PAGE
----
In an ideal world, an Android app that has no permissions would mean that the app can not seriously harm your device.
Unluckily we are not living in an ideal world, especially on Android where the device manufacturer often does not provide the newest security updates to each and every device.
Therefore running a malicious app without any permission on an Android device can end up in a permanent device infection if the device is vulnerable to an exploit that allows the app to get root permissions. Those exploits can work independently if your device is rooted or not, then work even on stock rom devices.
Therefore the risk executing an app without any permission depends on large parts if your device has the very latest security update (see patch level date in Settings -> System -> About -> Security patch level).
If your device has the most recent patch level and the app is not brand new the risk is low that the app is able to harm your device. However if your device has a security patch level months or even years ago even an app without permissions may cause serious harm to your device.
What is possible on different Android versions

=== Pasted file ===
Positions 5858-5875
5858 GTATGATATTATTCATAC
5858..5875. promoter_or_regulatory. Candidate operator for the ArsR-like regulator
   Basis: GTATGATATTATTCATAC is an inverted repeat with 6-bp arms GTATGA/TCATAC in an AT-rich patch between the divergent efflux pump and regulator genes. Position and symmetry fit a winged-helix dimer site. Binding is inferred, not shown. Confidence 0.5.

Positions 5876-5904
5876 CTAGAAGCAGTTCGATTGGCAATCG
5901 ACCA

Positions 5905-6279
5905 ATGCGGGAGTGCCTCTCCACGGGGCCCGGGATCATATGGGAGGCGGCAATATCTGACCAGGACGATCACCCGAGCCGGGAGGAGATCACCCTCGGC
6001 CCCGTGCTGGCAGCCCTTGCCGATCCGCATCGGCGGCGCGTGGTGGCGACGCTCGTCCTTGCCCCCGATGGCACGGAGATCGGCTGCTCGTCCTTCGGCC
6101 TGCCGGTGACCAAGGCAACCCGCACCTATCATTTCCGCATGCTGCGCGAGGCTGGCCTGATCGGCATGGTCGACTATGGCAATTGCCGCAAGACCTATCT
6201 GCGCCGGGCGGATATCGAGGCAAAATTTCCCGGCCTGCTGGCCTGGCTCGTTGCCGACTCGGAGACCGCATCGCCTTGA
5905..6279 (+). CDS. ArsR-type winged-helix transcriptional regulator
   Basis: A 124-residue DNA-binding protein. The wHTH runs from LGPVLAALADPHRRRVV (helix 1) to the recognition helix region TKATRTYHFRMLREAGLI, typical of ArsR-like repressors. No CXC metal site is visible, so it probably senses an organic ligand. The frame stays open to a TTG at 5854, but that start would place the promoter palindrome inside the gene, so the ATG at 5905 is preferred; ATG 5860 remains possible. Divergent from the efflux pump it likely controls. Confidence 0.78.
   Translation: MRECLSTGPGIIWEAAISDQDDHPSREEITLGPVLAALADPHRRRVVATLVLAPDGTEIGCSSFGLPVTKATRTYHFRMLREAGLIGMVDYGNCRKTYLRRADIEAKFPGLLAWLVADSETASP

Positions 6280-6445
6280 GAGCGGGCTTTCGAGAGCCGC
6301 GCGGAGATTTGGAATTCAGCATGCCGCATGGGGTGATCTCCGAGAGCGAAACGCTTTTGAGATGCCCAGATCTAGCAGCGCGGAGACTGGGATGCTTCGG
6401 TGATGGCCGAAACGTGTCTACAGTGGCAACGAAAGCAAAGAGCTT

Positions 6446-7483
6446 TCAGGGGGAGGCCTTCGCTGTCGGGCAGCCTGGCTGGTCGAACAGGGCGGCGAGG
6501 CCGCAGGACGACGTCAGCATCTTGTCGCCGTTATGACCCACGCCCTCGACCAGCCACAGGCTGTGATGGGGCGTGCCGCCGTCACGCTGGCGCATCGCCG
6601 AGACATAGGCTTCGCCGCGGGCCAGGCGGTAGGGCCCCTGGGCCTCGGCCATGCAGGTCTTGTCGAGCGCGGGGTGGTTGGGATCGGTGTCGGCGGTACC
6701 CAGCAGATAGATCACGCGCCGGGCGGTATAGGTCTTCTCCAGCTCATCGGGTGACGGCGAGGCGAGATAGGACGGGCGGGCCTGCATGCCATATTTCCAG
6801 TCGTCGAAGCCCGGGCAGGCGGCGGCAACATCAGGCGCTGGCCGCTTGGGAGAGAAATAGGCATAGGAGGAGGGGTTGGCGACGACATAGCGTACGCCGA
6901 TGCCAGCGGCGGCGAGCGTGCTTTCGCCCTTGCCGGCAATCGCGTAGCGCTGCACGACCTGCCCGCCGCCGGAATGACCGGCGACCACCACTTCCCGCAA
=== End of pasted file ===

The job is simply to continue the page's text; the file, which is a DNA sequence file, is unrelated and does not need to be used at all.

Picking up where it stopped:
There is an old article (2012) on AndroidPolicy: Security scare of the week: What can an app with no permissions do? which lists a few facts about what apps can do without any permissions. Lets try to check some of the facts and check them regarding modern Android devices:
Read data on your SD card
By default on devices prior to Android 4.4 apps had by default read access to the sd-card section:
This permission is enforced starting in API level 19 (Android 4.4). Before API level 19, this permission is not enforced and all apps still have access to read from external storage. You can test your app with the permission enforced by enabling Protect USB storage under Developer options in the Settings app on a device running Android 4.1 or higher. [source]
But even on newer versions there is still the possibility to get sd-card access "for free" in case the app defines that it was developed for some very old Android version. In such a case Android implicitly grants the sd-card read permission (untested: is this still true for e.g. an Android 10 device?)
Note: If both your minSdkVersion and targetSdkVersion values are set to 3 (Android 1.5) or lower, the system implicitly grants your app this permission.
To avoid misuse of those "implicit permissions" Google enforces a certain
targetSdkVersion when uploading an app to Google PlayStore [source]. Hence if you have an app from Google PlayStore that has been published in 2018 or later (latest update) those implicit permissions on the sd-card are impossible.
Read installed apps via
Miscellaneous data from
Android ID, kernel version, and ROM version